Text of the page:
As with the three-dimensional background scene 12, since the three-dimensional foreground scene 16, including transparency key signal, is pre-rendered for combining with the background scene 12 and two-dimensional video insert layer 14 at a later time, to form the complete virtual three-dimensional presentation 10, as long a time as is necessary can be taken to render the foreground scene 16. Thus, a high-quality three-dimensional foreground scene 16 may be rendered without need for the most expensive and powerful computers. Furthermore, the foreground scene 16, like the background scene 12, may be rendered as multiple image objects or layers which are then composited together to form the complete foreground scene. The foreground scene thus generated may be saved in analog or digital format in a conventional manner. The pre-rendered three-dimensional background 12 and foreground 16 scenes form an image or series of images that make up the three-dimensional background and foreground layers of the virtual three-dimensional presentation 10.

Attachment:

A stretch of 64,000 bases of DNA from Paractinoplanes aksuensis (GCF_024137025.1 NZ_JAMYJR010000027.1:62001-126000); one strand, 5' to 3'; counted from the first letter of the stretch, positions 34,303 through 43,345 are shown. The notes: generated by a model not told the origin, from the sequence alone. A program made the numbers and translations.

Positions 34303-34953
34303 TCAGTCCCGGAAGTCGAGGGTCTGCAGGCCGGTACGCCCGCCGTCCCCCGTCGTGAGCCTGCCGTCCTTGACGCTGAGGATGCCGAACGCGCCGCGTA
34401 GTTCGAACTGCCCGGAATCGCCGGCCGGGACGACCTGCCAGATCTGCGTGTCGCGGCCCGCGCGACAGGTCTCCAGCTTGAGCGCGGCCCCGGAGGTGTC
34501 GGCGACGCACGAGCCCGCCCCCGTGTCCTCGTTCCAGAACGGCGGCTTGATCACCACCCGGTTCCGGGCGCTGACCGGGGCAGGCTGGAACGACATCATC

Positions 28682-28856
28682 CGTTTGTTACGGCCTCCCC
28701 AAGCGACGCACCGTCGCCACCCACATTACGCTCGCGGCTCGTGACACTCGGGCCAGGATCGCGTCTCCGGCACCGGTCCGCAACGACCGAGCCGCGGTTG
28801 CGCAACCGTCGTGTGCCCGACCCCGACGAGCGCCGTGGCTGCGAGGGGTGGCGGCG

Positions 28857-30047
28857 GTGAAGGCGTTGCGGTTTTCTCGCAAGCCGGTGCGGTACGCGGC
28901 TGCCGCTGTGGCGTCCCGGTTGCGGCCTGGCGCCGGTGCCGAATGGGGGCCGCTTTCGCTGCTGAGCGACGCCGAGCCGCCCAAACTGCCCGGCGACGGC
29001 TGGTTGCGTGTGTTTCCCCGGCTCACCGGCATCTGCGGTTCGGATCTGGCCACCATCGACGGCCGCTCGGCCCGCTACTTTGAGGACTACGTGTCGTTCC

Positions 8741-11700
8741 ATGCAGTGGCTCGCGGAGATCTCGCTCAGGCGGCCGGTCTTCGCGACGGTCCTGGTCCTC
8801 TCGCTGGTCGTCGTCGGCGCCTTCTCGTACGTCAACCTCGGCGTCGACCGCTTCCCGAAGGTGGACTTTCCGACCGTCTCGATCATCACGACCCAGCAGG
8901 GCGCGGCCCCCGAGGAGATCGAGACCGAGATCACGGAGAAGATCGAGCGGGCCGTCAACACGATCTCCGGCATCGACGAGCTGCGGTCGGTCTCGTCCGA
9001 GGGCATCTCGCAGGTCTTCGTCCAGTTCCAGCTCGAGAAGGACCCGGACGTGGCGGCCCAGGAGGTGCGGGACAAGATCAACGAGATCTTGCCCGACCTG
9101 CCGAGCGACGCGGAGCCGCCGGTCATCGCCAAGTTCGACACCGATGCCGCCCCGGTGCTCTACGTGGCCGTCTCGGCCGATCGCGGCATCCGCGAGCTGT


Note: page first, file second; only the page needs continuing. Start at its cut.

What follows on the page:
As illustrated in FIG. 7, the two-dimensional video insert layer 14 is generated in a conventional manner using a chroma-key wall 32 and keyer. The chroma-key wall 32 is conventional, and may include both a back wall and a floor colored in the key color or pattern. A presenter 22, or other objects or elements in the two-dimensional video insert layer 14, is positioned in front of the chroma-key wall 32. Using a conventional video camera, a two-dimensional video signal of the person 22 in front of the wall 32 is generated. The two-dimensional video signal includes a key signal that allows the two-dimensional video objects, such as the person 22, to be incorporated into the virtual three-dimensional presentation 10, to be isolated. The two-dimensional video signal may be inserted in real time into the virtual three-dimensional presentation 10, or recorded for later insertion into the virtual three-dimensional presentation.